Thursday, July 26, 2012

Rep. Jeb Hensarling: first prominent Republican to call for banks to have "transparent balance sheets"

In his Wall Street Journal column, Congressman Jeb Hensarling showed there is bipartisan support for requiring banks to provide transparency.

Regular readers know that transparency is the simple solution that renders the vast majority of the Dodd-Frank Act unnecessary.

Mr. Hensarling focuses on the tremendous amount of prescriptive regulation that the Dodd-Frank Act generates and concludes that requiring banks to provide transparency would be more effective.
After an all-night session, Democrats (who then held the House majority) produced a 2,300-page behemoth they touted as a panacea for financial crises.... "too big to fail" is actually enshrined into law, and Dodd-Frank's voluminous rules are proving to be some of the most confusing, complex and harmful our capital markets have ever seen. 
Dodd-Frank was based largely on the premise that regulators lacked the authority to prevent Wall Street from taking outsize risks. But that was the wrong diagnosis—and it led, inevitably, to a prescription for the wrong remedy.
One of the primary beneficiaries of Dodd-Frank is the financial, academic, regulatory complex (FARC).  With this Act, FARC grew immensely in size and power.

First, implementation of Dodd-Frank required significant growth in the prescriptive regulation industry at both the agencies writing the laws and at the banks in terms of personnel to advise on and implement the regulation.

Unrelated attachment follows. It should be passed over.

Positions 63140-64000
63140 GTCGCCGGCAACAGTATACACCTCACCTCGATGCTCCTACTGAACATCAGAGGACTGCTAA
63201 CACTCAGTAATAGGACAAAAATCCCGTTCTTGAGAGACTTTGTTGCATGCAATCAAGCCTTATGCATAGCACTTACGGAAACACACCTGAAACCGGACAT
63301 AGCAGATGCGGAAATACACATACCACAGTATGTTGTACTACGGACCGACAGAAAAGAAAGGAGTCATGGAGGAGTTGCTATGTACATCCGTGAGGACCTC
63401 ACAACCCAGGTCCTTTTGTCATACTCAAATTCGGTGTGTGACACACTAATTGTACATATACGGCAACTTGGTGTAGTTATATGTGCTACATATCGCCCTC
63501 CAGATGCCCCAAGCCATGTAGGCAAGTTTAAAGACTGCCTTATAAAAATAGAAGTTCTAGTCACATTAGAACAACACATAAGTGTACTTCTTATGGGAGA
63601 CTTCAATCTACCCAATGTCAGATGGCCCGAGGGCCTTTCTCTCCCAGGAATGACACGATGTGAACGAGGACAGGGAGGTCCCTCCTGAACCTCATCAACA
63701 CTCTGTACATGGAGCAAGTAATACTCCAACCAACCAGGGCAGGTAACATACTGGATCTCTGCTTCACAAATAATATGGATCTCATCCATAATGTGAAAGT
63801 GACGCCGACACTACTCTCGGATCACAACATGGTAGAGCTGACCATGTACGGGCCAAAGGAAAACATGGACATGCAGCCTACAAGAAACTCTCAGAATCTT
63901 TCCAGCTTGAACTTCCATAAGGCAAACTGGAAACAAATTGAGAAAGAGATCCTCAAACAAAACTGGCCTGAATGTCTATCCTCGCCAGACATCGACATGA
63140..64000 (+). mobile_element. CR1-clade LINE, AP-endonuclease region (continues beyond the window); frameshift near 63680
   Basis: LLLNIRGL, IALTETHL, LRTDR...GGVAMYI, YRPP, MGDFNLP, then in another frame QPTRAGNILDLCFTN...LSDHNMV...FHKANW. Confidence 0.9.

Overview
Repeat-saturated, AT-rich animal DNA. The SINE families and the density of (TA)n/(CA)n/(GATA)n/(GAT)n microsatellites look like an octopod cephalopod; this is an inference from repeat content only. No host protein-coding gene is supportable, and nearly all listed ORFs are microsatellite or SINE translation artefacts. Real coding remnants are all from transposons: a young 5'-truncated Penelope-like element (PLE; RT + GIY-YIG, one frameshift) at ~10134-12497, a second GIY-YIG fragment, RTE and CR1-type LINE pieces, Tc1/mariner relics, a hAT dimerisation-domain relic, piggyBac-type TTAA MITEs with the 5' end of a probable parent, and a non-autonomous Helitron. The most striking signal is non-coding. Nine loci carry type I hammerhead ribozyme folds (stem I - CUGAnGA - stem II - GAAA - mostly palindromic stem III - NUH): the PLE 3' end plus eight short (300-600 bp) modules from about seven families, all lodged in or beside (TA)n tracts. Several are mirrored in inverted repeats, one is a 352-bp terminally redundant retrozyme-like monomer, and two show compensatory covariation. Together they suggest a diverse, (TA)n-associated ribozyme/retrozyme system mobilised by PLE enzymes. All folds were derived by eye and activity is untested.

Second, implementation of Dodd-Frank increased FARC's power because it made the financial markets more dependent on FARC to ensure they functioned properly.
Before the crisis, regulatory mistakes and incompetence abounded—but almost no examples of a lack of regulatory authority can be found.
This was true in the US where we practiced intrusive regulation and in the UK where they practiced light-touch regulation.
Federal regulations were not the solution to the crisis but its principal cause....
These regulations were the cause to the extent that we substituted prescriptive regulations for transparency.
Having incorrectly diagnosed the problem, Dodd-Frank's authors wrote 400 new regulations. These generally fall into one of two categories: those that create uncertainty and those that create economic harm.
A prime example is the so-called Volcker rule. This 300-page proposal (to limit the kinds of investments banks can make) is not yet finalized by regulators. The proposal includes roughly 1,300 questions covering nearly 400 topics—and is so confusing that it elicited more than 18,000 comment letters from market participants and the public....
Regular readers know the simple way to implement the Volcker Rule is to require banks to provide ultra transparency and disclose on an on-going basis their current global asset, liability and off-balance sheet exposure details.

With this information, market participants, including regulators, could see if the banks were engaging in proprietary trades that are banned under the Volcker Rule.

Rather than a 300 page proposal with roughly 1,300 questions covering nearly 400 topics, the result would have been a two page proposal saying no proprietary trading and ultra transparency for monitoring compliance.